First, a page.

Alternative Ways to Discover the City
Barcelona is a super-touristy city, and it’s little wonder why. Its numerous landmarks and attractions have transformed the city into the second-most visited in Europe. Still, there are plenty of places where you can go to avoid major crowds and still enjoy some impressive sightseeing.
Here are three unusual places to experience the city like a local.
● Casa Vicens (Vicens House)
The cosmopolitan and modern Spanish city of Barcelona is home of the genius of Antoni Gaudí, a Catalan architect that expresses his creativity in breathtaking design buildings such as Sagrada Familia, Casa Batló and Park Guell.
They all are worth visiting, but also crowded with tourists. If you want to appreciate Gaudí’s architecture there are a lot of other buildings designed by him that from 2017 are open to the public, so you better hurry and get an inside scoop before they get crazy popular.
Casa Vicens is the first house built by the famous architect and has recently been renovated, 130 years after its original construction. It’s decorated in Eastern-inspired tiles and plenty of floral details, and located on a calm street just steps away from Fontana metro station.
If Gaudí’s artwork has a soft spot in your heart and you really wish to immerse yourself in Spanish culture, consider checking out Spanish school Barcelona. The city offers a life-changing learning experience, in a context surrounded by art and culture.
● Bunkers del Carmel (Carmel Bunkers)
If you need a quiet day above the city chaos this hilltop is a truly hidden gem. Several old underground military bunkers (with a fascinating history beyond their military function during the Spanish civil war) located on the top of the Turo de la Rovira hill, covered with sprawling apartment blocks built for working-class immigrants in the district of El Carmel.
The place offers one of the best viewpoints across Barcelona, and as it’s a less-touristy spot, you will have enough space to relax watching the sunset surrounded by locals (they go there to socialise).
From there you can see many of the most popular landmarks of the city, such as the unfinished and controversial Sagrada Familia, Gaudi’s masterpiece.
Please note that the hilltop it’s not very accessible due to the absence of stairs. If you go, just make sure to bring comfortable clothes, trainers and some water as well, because the hike is a bit tiring.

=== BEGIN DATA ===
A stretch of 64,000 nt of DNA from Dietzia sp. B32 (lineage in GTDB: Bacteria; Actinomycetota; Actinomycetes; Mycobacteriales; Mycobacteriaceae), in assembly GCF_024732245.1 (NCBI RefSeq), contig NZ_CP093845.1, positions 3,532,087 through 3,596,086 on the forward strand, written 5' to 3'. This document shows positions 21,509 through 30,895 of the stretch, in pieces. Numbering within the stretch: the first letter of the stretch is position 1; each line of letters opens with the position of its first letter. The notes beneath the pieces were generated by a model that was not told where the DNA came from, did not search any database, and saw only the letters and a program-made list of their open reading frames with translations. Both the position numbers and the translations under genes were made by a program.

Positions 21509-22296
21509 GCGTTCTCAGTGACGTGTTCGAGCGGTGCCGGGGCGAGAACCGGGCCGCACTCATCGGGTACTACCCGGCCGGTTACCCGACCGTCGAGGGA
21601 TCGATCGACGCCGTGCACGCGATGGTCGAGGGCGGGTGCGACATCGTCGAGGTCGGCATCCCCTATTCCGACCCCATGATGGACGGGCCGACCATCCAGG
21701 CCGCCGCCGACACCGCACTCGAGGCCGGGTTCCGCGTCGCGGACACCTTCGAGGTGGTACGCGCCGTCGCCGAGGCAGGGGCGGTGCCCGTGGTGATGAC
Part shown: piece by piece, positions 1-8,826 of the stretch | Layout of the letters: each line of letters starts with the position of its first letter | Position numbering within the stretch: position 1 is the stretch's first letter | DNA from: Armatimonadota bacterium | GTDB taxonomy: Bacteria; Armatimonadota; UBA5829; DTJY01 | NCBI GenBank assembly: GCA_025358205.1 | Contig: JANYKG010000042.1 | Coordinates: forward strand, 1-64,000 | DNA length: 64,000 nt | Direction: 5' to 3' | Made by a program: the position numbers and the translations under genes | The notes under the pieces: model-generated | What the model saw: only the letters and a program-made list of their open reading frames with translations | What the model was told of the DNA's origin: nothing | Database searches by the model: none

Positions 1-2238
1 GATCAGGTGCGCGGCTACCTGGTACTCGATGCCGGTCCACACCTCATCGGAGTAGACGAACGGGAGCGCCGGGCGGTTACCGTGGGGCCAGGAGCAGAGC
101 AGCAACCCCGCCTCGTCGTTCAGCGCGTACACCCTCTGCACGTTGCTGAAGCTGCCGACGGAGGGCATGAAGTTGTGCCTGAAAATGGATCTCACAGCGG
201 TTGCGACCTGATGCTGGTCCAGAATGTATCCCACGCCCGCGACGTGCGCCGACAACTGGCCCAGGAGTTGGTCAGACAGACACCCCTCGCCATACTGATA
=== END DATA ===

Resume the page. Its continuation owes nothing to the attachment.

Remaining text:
● Museo de la Xocolata (The Museum of Chocolate)
Spanish chocolate is absolutely delicious and has a long and fascinating history. If you are obsessed with chocolate, this museum will probably become your favourite spot in Barcelona.
Located in the Born district, on the ground level of the former convent of Saint Agustine, the Museo de la Xocolata is a private museum owned by the city pastry-makers’ union that shows the history of chocolate in Europe and its manufacturing through different phases: from the cocoa bean up to industrial production processes.
Many of the displays are chocolate sculptures (including Barcelona’s famous buildings), so the smell of chocolate is all over the place, teasing your appetite.
The museum has several areas (although is one of the smallest museums in Barcelona): the area where history is explained, the place to see the making, and of course, a coffee shop where you can treat yourself with a slice of chocolate cake or a big cup of fresh and delicious hot chocolate.
You can also visit Chocolatería Valor - even though in Barcelona city centre - for delicious churros and coffee (locals love meeting there in the afternoons).
To say that Barcelona has plenty of places to visit is an understatement. Of course, most of them are swamped with tourists, but, as you see, there are cool alternatives that are just worth seeing as the popular places everybody knows. Do your research before you go!